And yes, sometimes you love your grandma but even then you can feel a bit pinned to your seat when you go to visit. And this is how it feels in some moments of Silent Night – by design, not by accident. Irene has no sooner finished a prosaic garble when a window is flung open to stories mined from Parson’s own family.
I’m having difficulty imagining who to recommend this show to. Not people on the cusp or in the throes of old age, perhaps. There are a couple of desperately romantic moments in there – a young couple in the front row drew close to each other and an even younger woman sitting in front of me mouthed to her boyfriend, “love you”.
Perhaps it’s just not a play that’s easy to pigeon hole.
December 5, 2010 § 10 Comments
Where: The Basement
When: 2 – 18 December
Cast: 40 actors, revolving; Andi Crown, Angela Bloomfield, Ari Boyland, Barnaby Frederic, Barnie Duncan, Ben Wall, Beth Allen, Brett O’Gorman, Bronwyn Bradley, Bruce Phillips, Byron Coll, Charlie McDermott, Chelsie Preston-Crayford, Dan Musgrove, Dave Fane, Gareth Reeves, Gareth Williams, Hannah Banks, Harry McNaughton, Ian Hughes, Jacque Drew, Jarod Rawiri, Jeff Szusterman, Jennifer Ward-Lealand, Jessica Wood, Jordan Blaikie, Madeleine Sami, Michele Hine, Millen Baird, Morgana O’Reilly, Natalie Medlock, Nic Sampson, Oliver Driver, Renee Lyons, Robyn Malcolm, Ryan Richards, Sam Snedden, Siobhan Marshall and Yvette Parsons.
Writers: Natalie Medlock, Dan Musgrove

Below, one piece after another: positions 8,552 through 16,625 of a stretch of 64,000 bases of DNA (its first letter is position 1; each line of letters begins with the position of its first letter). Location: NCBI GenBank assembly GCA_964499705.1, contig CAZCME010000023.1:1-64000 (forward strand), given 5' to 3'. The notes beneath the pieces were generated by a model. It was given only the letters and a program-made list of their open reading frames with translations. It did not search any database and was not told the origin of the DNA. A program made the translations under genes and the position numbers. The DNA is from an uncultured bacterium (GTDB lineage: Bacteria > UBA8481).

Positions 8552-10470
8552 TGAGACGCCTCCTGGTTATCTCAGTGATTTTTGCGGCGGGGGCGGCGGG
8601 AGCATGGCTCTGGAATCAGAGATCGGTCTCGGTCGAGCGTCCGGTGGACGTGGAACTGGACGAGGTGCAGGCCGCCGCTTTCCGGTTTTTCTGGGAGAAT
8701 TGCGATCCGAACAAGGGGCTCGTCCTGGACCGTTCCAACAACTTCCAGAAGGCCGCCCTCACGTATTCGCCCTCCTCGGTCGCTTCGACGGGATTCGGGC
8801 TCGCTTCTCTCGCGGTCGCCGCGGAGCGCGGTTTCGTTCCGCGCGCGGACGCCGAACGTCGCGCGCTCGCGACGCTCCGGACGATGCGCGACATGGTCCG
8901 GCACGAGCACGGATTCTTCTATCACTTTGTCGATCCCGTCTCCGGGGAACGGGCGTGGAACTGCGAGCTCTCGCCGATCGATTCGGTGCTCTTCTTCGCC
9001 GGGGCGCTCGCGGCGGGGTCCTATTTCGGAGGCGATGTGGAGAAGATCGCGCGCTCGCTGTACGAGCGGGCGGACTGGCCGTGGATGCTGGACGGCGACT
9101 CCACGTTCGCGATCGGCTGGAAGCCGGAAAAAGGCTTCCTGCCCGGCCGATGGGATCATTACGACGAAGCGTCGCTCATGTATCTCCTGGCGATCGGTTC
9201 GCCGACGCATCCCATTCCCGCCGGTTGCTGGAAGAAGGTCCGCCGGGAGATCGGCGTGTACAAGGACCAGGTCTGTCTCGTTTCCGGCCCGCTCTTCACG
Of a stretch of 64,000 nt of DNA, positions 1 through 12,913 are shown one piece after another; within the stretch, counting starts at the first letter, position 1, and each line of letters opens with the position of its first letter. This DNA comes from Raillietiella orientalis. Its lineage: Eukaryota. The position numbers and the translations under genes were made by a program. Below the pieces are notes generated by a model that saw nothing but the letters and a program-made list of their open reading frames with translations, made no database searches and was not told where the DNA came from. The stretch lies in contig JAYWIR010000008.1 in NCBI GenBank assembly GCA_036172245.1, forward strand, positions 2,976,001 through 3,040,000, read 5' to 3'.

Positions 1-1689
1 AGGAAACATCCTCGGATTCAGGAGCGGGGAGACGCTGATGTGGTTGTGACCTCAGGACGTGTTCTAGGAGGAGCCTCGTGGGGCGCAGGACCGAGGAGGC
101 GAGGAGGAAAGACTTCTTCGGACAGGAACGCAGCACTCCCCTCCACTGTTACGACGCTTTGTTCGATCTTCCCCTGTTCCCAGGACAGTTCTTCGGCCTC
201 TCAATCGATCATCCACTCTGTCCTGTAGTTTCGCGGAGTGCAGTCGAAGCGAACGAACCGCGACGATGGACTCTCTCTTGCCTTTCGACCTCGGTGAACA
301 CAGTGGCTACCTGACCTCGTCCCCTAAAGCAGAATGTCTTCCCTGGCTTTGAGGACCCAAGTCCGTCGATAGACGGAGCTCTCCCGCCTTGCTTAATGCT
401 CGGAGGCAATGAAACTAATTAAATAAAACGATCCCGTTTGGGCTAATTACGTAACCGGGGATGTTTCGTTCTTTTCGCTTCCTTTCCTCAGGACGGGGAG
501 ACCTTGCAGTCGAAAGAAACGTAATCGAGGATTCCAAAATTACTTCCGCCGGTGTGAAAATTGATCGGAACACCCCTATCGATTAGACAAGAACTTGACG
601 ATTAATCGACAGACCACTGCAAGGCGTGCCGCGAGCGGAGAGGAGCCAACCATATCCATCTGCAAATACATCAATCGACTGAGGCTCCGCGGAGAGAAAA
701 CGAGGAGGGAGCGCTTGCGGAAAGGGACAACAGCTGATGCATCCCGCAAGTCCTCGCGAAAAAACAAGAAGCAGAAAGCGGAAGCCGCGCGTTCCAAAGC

Directors: Cameron Rhodes and Toby Leach
“Some of his toys are very, very naughty indeed,” says the neurotic View-Master, as he shuffles through slides of animals, historic figures and a scantily clad Kevin Bacon.
“Naughty” doesn’t come close. In this bawdy comedy, benign children’s toys such as a teddy bear, Barbie doll and jack-in-the-box take on an air of insanity and depravity that will have you roaring with laughter and recoiling in horror.
Harry McNaughton is nearly foaming at the mouth as he dashes out on stage half naked, painted red and gasping for breath between frenzied outbursts. He is playing Charlie’s red ball. It’s impossible not to be mesmerised as he almost crawls out of his skin while recounting the horrors of being deflated and stuck for months in the garden hedge.
In between contortions, there is a sense that anything could happen – an appropriate instinct, as an audience member is soon confronted with his crotch and asked to “blow his valve”. But even with this crude humour, his performance is inspired and laced with wit: “View-Master says that I’m a dropkick!” he complains.
Millen Baird, playing a View-Master, continues on this clever note – he does a great job portraying the geeky outdated-ness of the 1930s device. However, after this point the show loses some of its wit and degenerates into lewd jokes and crassness, and the actors tend to fall back on stereotypes to fill out their roles (Barbie is a vacuous whore who makes cruel jokes at the expense of a “retarded” doll, and the jack-in-the-box is appallingly, gratuitously offensive).
While the audience never stopped laughing, there were a few moments of distinct awkwardness as the line between humour and cruelty was blurred. I found it hard to be amused by the incessant ridiculing of a wheelchair-bound character, and was disappointed when the characters used gibberish to approximate Taiwanese.